The Section 1 Athletic Council is expected to decide within five days whether to uphold a Section 1 eligibility committee’s decision prohibiting two boys from playing on the Rye High School varsity field hockey team.
The council heard arguments from the school district during an appeals hearing Wednesday.
Its decision is of paramount importance to Rye since state Commissioner of Education MaryEllen Elia rejected the district’s request Tuesday for a stay of the Section 1 order until she rules on an appeal the district filed with her regarding the matter.
Since Elia’s decision is not expected for many months, senior Sean Walsh and freshman Phile Govaert will not play for Rye this season if the Athletic Council does not overturn the eligibility committee’s ruling.
Section 1 executive director Jennifer Simmons could not be reached for comment.
But school district attorney Emily J. Lucas, of the Harrison law firm Ingerman Smith LLP, said in a prepared statement that the district’s argument was two-fold.
“The decision of Section 1 was arbitrary and capricious and does not comply with the intent behind the Mixed Competition guidelines issued by New York State,” she said. “Additionally, there is no evidence that the participation of these students would adversely impact female field hockey athletes.”
Both boys played for Rye last year, Walsh, a newcomer to the game who scored just three goals last year, was on the varsity. Govaert was on the junior varsity, where he scored nine goals.
One argument the committee used in banning the boys is that they displaced other girls from the team.
But varsity field hockey coach Emily Townsend Prince said that was not the case. She chose 16 players for varsity and has not brought any players in to replace the boys, although she said, as many teams do, she may promote some junior varsity players before the end of the season so that they can gain experience.
“I didn’t want to have anyone on the team that couldn’t cut the work effort and performance level at practice. The boys on the team or off made no difference. It wasn’t a numbers game at all,” she said, referring to the roster being chosen based on a “baseline skill level.”
But the eligibility committee also concluded the boys are more physically fit than the average Section 1 female field hockey player.
As is required of all athletes who wish to play on an opposite-gender team, the pair had to take physical fitness tests.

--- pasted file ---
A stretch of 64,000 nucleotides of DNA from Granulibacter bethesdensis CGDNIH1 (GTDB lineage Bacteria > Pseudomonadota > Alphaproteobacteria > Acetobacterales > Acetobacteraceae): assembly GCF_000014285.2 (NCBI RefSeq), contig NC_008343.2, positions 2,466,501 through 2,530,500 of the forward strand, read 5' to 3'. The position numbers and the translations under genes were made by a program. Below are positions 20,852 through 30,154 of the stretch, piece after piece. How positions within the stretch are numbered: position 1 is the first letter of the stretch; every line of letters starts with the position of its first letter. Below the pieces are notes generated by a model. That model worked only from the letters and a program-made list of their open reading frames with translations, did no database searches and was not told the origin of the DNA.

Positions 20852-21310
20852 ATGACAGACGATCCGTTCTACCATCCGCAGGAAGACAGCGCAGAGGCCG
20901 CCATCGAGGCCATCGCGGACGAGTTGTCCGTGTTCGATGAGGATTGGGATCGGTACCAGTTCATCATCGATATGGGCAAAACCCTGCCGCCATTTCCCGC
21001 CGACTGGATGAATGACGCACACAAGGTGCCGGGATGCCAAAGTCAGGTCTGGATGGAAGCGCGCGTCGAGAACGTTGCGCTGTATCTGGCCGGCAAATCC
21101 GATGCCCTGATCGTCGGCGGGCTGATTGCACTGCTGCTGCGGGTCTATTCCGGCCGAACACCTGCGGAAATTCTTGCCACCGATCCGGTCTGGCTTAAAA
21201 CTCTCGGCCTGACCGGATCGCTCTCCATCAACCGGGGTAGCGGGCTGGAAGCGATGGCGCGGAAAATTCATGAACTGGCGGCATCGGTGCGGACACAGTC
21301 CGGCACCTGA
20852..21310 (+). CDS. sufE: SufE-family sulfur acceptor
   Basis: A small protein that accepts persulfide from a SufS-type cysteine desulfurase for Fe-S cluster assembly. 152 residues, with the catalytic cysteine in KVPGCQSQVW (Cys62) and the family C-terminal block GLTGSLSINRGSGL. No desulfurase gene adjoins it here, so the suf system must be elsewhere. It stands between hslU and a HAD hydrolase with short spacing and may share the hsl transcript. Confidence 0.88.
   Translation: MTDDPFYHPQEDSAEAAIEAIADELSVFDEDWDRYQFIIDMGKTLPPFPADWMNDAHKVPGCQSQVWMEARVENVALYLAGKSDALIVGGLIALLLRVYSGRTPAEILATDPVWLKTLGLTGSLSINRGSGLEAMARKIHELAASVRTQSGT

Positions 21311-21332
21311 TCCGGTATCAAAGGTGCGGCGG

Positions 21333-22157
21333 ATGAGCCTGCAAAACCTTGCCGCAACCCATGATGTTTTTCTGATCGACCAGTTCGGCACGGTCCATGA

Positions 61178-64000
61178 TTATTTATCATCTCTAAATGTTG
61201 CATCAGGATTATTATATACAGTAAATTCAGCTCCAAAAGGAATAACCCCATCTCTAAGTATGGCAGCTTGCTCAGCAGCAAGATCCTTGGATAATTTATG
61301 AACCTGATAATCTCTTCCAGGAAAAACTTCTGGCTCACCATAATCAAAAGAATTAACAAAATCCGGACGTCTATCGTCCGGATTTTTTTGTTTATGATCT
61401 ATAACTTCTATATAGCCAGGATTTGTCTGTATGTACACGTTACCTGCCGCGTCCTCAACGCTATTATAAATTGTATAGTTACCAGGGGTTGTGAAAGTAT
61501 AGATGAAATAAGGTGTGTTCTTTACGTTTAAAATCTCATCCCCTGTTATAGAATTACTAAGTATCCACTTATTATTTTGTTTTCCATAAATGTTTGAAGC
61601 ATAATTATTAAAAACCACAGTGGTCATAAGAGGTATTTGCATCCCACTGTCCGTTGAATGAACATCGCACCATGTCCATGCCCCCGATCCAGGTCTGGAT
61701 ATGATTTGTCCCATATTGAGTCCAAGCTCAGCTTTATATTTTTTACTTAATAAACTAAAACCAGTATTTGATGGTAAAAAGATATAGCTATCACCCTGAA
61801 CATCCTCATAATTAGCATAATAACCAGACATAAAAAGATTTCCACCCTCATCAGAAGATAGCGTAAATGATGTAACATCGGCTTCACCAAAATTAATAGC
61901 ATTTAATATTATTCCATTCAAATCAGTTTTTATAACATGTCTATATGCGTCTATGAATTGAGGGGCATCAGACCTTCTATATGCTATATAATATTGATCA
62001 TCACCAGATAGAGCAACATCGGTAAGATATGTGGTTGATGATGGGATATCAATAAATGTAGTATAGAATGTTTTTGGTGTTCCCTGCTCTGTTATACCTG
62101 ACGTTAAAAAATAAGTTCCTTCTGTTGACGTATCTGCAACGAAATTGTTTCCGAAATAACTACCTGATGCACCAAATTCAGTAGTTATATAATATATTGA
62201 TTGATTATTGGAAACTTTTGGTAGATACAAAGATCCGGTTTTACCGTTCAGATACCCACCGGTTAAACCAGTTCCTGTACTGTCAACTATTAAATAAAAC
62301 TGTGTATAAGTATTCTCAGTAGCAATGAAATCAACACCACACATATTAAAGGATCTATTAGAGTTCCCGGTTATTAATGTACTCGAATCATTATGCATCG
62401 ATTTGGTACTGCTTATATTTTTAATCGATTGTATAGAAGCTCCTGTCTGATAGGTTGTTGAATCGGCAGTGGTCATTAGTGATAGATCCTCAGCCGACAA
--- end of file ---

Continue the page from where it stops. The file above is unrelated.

But the Govaerts noted before this occurred last spring, they were told their son had to strive to obtain minimum standards for his age group simply in order to be considered for the team.
He trained for three weeks with his sister, Fusine, who was the varsity team’s leading scorer last year with 37 goals and 23 assists.
“If I had to do the tests right now, I’d probably fail all of them,” Phile Govaert said. “I really wanted to play field hockey, so that’s why we trained so hard.”
The boys had to run a mile, do a one-minute shuttle run and do as many sit-ups and push-ups as they could in one minute. There was also a flexibility test.
Walsh said he received a letter from the section that said his physical abilities exceed those of his teammates and players on other teams, But he noted the female athletes did not take the test.
Further, Walsh, who is 5-foot-11 ½ and weighs only 145 pounds, said he weighs less and his weaker than many of his teammates.
He also said the only passing mark he obtained on the physical fitness test for a boy his age was in the mile run.
“They said I was a safety hazard. They portray me as some huge guy whose strength is going to hurt someone else. … If you compare my shot to Fu’s (Fusine Govaert’s) it’s not half as strong,” said Walsh, who added he couldn’t keep up with his female teammates during a team core workout.
Phile Govaert, said he considers the ruling the result of “bias.”
“I’m one of the smallest kids on my team,” the 114-pounder said. “I have no clue why they say I have a physical advantage when there are kids two times bigger than me.”
Phile Govaert’s father, also Phile, suggested that Walsh was being “sacrificed” because of his son, whose field hockey skills were honed at an early age in their native Netherlands.
“It’s like people trying to make up one and one is three, instead of two. He was noticed. ‘He’s a pretty skilled player. Let’s get rid of him.’ It has nothing to do with argument boys could be a risk. It’s all wishy washy arguments. It has to do with the personal agenda of the coaches (from other teams),” the elder Govaert maintained.
Walsh said he didn’t know the reasons behind the eligibility committee’s ruling but, explaining he hopes the decision is overturned, he said, “Being on the team is the core part of my high school career. It’s more of a community than I’ve ever had in high school.”